Within Paris you will find 37 bridges over the Seine River, many with interesting architectural features and most with an interesting history. The bulk of they are in the central tourism area between the Eiffel Tower and Notre Dame Cathedral, just about the most photogenic areas of Paris, likely just about the most photogenic cities in the world!
Perhaps the best way to see and photograph the bridges of Paris is from the Seine River itself. Countless river cruises is going to take you thru the key part of the Seine, often while sipping on wine and eating good food. I don’t recommend this food and wine habit for photography however because you will get little when it comes to photographs. Save that to get a later time; it’s one of the reasons to stay in Paris to start with!
The majority of the large boats leave form the vicinity in the Eiffel Tower which boats are “huge” carrying in excess of 300 passengers or more. For photography my preference is definitely the smaller boats leaving from Pont Neuf that carry fewer people and don’t serve food. Arrive at the cruise terminal early and attempt to obtain a seat at the front from the boat for the best views. The evening light is stunning so make an effort to be on one of the last river trips before sunset, it is a very photogenic time to be on the river.
The river Seine as well as its many famous bridges in Paris are memorable sites to go to. Naturally, you will often discover youself to be across the Seine, because many of the favorite items to see in Paris lie on its banks; including, the Louvre, the Jardin des Tuileries, the Musee d’Orsay a great deal more.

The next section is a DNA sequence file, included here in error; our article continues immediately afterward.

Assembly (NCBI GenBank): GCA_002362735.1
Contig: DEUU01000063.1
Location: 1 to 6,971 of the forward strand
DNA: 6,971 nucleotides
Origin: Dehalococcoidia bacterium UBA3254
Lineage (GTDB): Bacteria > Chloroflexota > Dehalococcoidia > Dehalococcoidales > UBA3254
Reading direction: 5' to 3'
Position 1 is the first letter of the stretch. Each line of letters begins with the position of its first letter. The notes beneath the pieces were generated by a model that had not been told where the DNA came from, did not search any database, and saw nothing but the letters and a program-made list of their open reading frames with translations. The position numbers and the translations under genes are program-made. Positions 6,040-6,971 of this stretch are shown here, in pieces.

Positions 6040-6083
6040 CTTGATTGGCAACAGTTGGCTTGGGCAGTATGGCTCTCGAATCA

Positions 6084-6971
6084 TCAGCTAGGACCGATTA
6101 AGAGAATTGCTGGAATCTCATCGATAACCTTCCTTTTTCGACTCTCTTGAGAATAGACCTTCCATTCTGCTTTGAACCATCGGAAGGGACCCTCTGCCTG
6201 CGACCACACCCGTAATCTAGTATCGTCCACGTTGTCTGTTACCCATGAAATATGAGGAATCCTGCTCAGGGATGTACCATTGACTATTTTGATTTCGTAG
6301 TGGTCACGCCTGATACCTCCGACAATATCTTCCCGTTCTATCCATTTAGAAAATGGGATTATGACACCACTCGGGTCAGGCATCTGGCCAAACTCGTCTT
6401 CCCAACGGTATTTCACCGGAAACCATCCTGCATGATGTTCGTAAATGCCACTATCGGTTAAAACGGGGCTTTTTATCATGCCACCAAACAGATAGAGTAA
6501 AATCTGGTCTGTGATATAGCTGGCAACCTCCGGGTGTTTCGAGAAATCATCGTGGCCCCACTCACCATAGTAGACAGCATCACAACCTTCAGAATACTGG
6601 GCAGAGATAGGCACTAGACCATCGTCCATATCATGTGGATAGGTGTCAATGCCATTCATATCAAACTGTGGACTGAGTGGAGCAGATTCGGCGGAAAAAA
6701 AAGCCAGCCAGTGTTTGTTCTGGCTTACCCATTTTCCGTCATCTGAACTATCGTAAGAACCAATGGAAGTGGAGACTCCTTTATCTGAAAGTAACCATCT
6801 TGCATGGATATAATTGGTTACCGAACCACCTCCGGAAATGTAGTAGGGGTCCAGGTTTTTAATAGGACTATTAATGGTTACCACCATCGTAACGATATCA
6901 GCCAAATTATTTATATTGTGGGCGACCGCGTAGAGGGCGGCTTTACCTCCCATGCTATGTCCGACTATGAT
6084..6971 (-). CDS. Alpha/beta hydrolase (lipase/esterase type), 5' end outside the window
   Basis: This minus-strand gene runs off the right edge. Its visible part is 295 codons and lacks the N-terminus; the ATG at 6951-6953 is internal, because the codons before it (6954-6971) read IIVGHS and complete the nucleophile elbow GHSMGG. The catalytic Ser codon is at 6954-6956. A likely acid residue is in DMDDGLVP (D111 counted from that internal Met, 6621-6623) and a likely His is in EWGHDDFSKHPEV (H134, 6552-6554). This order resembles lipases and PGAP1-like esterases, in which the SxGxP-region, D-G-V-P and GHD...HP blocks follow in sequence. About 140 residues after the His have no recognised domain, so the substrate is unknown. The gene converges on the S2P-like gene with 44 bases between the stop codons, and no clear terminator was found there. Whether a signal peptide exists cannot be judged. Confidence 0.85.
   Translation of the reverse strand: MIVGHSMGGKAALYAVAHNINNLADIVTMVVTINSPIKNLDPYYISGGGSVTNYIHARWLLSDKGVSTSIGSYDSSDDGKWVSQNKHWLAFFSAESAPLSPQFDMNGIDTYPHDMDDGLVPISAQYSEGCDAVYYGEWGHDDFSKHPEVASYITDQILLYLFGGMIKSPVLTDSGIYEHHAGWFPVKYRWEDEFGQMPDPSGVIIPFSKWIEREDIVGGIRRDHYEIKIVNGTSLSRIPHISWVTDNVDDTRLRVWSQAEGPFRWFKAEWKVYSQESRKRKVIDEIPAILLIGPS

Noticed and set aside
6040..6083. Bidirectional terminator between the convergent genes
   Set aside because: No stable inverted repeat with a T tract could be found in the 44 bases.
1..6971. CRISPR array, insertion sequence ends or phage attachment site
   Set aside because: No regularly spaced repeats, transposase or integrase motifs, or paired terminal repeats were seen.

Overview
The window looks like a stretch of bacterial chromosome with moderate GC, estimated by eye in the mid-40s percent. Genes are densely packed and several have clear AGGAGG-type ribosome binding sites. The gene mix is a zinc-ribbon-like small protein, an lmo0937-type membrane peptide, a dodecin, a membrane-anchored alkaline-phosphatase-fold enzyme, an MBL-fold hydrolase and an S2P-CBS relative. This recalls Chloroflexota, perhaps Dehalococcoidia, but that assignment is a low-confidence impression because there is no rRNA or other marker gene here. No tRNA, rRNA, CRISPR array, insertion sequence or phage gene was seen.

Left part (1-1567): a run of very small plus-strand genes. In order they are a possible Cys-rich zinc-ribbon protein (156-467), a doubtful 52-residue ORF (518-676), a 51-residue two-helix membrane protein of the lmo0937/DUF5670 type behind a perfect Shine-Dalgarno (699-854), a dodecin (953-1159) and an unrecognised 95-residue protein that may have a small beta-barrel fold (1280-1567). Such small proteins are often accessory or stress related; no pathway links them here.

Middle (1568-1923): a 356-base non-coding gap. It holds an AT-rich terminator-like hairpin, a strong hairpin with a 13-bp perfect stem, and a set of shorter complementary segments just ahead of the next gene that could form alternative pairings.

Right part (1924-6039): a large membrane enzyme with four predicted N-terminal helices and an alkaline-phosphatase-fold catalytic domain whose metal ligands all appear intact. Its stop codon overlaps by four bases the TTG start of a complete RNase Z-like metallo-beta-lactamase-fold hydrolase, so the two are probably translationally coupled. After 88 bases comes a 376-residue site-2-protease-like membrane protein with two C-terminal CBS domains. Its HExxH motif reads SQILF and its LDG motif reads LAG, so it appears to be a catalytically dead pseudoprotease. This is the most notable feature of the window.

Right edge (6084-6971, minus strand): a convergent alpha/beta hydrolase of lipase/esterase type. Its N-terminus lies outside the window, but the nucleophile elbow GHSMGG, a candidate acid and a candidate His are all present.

Unlike in London, where bridges are so long, you may find yourself utilizing the ones in Paris, because the river isn’t so wide, and furthermore, as the bridges are so handy to where you stand and where you are going to wish to go.
You can also take a boat ride on the Seine, and it’s quite romantic. There are some different boat lines serving the river. You can love a meal or even a drink. Usually the one I took was during the night, and lots of the sites were well lit for passengers’ enjoyment; a hostess gave a commentary spanning a microphone. The boat trip I took I caught below Pont Neuf, plus it circled the Isle St. Louis, then went up to the Eiffel tower, turned around just beyond that, circled the Isle St. Louis once again and returned me to the Pont Neuf.
The Petit Pont (Little Bridge) is a sentimental favorite of mine as it was just nearby from my hotel on the rue de la Huchette and led me towards the place I would usually begin my days in Paris: the cathedral Notre Dame. This bridge, dating from 1853, is incorporated in the same spot in which the first bridges over the Seine were placed.
Pont Neuf (the newest Bridge) is a misnomer, for it will be the oldest bridge within the Seine in Paris, dating back to 1607. Beneath it lies the gorgeous and romantic Square du Vert-Galant, a terrific picnic spot, and a place xobmso, at anytime, a few of the old-timers may be observed fishing. The bastions (rounded bow areas) in the bridge provide it with its charm and uniqueness.
Pont Alexandre III (named for Tsar Alexander of Russia) is probably the most ornate bridge in Paris, with its gilt, cherubs and lamps. It was to represent French-Russian friendship. It leads majestically towards the Invalides, where Napoleon is entombed.